The Hummie Wars
Chris Fedderson — MacroFine Musings
Kathy Lawler — Guest Blogger
In May of last year, Kathy wrote a guest blog titled Hummingbirds, Butterflies, & Bees . . . Oh My!, [scroll down a bit] about attracting these, and other friends, to your garden. That blog concentrated on bees and butterflies. So now she’s following up with another Guest Blog about Hummingbirds . . .
We have Ruby-Throated hummingbirds in Northern Virginia where we live. They’re golden green on their backs and crowns with gray-white under parts. They stop by on their way to South America, and will be gone by early fall. We spent many evenings last summer on the deck watching then whiz and dart around and did miss them when they moved on. But we’re looking forward to hosting them again this spring and summer.
When we added a hummingbird feeder to our yard last year we figured we’d enjoy watching the Hummies use their new feeder. We thought we’d see them clustered around, taking turns feeding. Oh, Nooooo…We didn’t realize the little Hummies were quite so territorial! We had three or four that seem to be constantly fighting over the feeder. We had the Hummie Wars going on every evening with the birds chasing each other around, trying to lay claim to the feeder. This year we will certainly avoid the fuss by having more feeders.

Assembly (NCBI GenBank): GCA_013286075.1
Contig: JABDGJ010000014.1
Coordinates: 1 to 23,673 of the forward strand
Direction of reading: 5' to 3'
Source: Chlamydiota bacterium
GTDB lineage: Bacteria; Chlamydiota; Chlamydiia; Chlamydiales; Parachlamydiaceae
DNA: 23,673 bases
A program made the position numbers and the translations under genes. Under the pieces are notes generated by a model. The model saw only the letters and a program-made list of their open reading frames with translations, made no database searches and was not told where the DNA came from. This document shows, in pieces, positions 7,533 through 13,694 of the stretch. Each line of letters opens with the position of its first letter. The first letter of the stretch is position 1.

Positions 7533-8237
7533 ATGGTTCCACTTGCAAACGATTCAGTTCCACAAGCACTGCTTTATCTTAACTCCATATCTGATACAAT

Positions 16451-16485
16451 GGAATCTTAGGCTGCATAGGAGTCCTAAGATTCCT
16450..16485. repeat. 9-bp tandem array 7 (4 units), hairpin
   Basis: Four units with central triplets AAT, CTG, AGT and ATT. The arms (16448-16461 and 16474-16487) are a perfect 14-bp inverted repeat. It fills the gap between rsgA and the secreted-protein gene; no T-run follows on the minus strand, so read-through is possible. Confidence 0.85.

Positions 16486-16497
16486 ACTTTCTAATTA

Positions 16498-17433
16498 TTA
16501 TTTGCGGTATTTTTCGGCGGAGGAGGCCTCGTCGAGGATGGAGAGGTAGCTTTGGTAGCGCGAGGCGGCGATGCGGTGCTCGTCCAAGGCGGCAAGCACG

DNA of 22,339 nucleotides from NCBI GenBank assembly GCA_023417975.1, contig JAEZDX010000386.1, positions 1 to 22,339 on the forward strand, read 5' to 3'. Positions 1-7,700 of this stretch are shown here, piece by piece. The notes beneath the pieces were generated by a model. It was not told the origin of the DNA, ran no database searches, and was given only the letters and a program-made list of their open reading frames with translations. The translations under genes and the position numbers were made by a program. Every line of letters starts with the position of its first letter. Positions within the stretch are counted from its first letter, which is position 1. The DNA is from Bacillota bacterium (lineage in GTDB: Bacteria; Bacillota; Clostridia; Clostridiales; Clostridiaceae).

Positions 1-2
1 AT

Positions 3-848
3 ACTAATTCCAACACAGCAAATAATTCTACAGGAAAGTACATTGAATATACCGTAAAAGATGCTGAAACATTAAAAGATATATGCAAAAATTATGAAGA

Oh, and for those of you wondering if Chris got any good photos… well... he did get some shots... but they all look like:
Unlike when we decided to build the birdbath for the yard, we did a little research with this project. We really looked around at hummingbird feeders — all the different shapes, configurations, and colors. And we read several sources to find out what parameters are important to Hummies; what they like and don’t like.
There are several blogs to read about choosing a hummingbird feeder, often with varying opinions, and lists of what you may want to consider. Here were some of our top items to consider:
Here are some additional tips:
And, as it turns out, not only will your Hummies provide hours of circus-like amusement each evening, they are also great pollinators, servicing plants probably overlooked by insects. According to the Galveston County Master Gardeners’ web site:
“Considering insects use scent, and birds use sight, hummingbird flowers usually have little or no fragrance. ... Hummingbirds are important pollinators, for when they feed their forehead rubs against the stamens and pistils collecting pollen. They then move from flower to flower, pollinating as they go.”
So get those feeders going! Get your lawn chairs stationed! Position your beverage holders just right! And prepare to be entertained while you’re also helping with Global Pollination! . . . or at least Neighborhood Pollination. [give yourself a big smiley face emoticon here!]
Thank You for visiting,
—Kathy Lawler, Guest Blogger
I am a Virginia-based photographer and gather my images while hiking in parks and natural areas here at home and in the locations I travel to. I also love to visit arboretums and botanic gardens to find unusual and exotic subjects.